The thermoplastic nature of these propellants is critical to the final forming of propellant grains from the pellets or other forms which have been prepared from the dried propellant. When heated above the melting point of the thermoplastic elastomer, the propellant becomes a very viscous fluid. It can then be formed by pressing in molds or by extruding through dies. Upon cooling it again becomes a firm, rubbery material with properties quite similar to those of propellants made with chemically cross-linked binders. Many ways of forming the propellant into final configuration will be apparent to those skilled in the art, including the pressing of melted propellant into rocket motor cases to form case-bonded grains.
Thermoplastic propellants have certain unique properties which enhance their desirability as rocket propellants. They can be solvent bonded, which will enable repair of damaged grains and the construction of complex grain designs which cannot be cast or molded. Surfaces can also be joined in the melt phase. They can be removed from the motor cases either by dissolution or by melting. The propellant from motors no longer needed thus may be re-used, or the raw materials may be reclaimed.
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|U.S. Classification||264/3.4, 149/109.6, 149/19.9, 149/42, 264/3.1, 149/16, 149/21, 149/76, 149/19.92, 264/3.3, 149/113|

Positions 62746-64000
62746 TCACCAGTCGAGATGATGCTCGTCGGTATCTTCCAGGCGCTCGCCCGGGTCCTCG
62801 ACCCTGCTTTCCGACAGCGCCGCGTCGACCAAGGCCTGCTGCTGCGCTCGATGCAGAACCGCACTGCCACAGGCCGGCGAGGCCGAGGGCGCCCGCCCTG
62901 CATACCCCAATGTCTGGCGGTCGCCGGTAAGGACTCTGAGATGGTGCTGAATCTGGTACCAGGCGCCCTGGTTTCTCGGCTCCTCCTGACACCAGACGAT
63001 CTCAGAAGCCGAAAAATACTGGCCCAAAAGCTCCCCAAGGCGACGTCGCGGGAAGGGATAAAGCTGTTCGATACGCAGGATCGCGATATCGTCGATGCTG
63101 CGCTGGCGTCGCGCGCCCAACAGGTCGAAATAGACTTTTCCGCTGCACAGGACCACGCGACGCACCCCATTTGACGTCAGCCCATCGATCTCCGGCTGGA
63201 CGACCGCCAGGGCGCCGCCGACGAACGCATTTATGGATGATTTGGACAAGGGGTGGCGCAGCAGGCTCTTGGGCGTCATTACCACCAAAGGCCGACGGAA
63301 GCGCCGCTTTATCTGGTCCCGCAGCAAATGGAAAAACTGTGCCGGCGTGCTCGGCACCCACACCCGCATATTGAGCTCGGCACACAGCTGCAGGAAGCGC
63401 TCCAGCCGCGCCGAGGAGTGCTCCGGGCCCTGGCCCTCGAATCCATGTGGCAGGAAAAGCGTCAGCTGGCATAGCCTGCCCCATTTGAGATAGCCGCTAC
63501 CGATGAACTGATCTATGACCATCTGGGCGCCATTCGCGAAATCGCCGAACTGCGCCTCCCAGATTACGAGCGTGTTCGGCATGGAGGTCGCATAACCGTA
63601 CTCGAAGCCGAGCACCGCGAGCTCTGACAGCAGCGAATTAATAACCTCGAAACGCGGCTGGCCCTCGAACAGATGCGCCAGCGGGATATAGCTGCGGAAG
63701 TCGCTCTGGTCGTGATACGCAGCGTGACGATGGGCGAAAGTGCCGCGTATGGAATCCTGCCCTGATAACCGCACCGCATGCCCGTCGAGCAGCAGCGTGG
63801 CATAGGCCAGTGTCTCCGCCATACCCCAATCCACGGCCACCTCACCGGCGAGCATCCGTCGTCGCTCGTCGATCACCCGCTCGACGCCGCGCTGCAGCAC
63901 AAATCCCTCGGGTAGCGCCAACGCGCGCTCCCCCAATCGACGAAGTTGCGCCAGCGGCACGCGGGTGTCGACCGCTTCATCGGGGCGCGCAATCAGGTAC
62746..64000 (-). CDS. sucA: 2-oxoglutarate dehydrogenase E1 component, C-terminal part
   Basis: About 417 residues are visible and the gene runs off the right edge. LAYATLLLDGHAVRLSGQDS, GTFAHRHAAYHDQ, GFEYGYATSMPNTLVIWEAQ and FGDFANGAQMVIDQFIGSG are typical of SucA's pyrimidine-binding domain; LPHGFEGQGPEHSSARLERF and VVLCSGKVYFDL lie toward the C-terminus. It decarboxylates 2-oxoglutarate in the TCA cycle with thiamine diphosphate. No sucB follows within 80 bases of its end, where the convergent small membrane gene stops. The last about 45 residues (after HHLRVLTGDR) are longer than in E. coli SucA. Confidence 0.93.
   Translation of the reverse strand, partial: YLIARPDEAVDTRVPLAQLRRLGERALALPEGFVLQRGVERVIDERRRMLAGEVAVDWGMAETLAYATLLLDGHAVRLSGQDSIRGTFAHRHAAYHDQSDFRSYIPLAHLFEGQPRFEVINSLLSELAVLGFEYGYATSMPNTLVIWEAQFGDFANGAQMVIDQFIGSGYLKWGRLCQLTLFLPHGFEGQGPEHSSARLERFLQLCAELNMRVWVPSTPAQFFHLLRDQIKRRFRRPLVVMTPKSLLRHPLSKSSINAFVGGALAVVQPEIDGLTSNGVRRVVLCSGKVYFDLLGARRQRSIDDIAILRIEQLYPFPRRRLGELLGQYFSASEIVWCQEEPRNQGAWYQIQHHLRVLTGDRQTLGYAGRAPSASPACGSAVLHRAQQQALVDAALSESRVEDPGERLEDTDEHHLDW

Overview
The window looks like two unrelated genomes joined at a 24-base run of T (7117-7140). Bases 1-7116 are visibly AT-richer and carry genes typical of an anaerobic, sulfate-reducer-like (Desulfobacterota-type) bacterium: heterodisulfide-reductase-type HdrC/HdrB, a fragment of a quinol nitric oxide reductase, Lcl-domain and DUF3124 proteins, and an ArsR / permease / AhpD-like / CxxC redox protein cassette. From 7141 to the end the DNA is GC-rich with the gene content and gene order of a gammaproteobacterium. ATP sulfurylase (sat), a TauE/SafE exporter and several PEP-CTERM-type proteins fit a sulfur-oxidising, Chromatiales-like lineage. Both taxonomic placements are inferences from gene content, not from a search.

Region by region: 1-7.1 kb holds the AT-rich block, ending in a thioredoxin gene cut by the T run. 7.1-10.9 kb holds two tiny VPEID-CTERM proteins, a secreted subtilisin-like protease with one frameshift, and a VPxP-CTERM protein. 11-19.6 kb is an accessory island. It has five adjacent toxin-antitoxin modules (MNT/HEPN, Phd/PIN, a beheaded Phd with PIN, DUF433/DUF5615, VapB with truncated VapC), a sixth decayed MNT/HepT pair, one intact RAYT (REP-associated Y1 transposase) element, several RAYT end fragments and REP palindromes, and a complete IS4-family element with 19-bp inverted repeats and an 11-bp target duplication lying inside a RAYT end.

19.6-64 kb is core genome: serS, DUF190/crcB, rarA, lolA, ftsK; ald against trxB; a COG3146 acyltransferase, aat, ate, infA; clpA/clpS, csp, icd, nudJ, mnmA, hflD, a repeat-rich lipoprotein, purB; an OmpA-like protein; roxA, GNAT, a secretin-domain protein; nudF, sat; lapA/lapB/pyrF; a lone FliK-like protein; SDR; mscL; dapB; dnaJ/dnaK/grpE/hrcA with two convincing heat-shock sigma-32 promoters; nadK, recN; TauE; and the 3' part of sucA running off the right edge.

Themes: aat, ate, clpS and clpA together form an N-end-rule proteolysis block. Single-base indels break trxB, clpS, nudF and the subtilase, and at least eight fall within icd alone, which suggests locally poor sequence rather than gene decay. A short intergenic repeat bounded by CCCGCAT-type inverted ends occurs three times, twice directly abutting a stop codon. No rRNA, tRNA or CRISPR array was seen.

|Cooperative Classification||Y10S149/113, C06B21/0075, C06B21/0008|
|European Classification||C06B21/00B, C06B21/00C10|
|Nov 12, 1982||AS||Assignment|
Owner name: UNITED STATES OF AMERICA AS REPRESENTED BY THE SEC
Free format text: ASSIGNMENT OF ASSIGNORS INTEREST.;ASSIGNOR:ALLEN, HENRY C.;REEL/FRAME:004061/0632
Effective date: 19810609
Owner name: UNITED STATES OF AMERICA AS REPRESENTED BY THE SEC
Free format text: ASSIGNMENT OF ASSIGNORS INTEREST;ASSIGNOR:ALLEN, HENRY C.;REEL/FRAME:004061/0632
Effective date: 19810609
|Jul 4, 1986||REMI||Maintenance fee reminder mailed|
|Nov 30, 1986||LAPS||Lapse for failure to pay maintenance fees|
|Feb 17, 1987||FP||Expired due to failure to pay maintenance fee|
Effective date: 19861130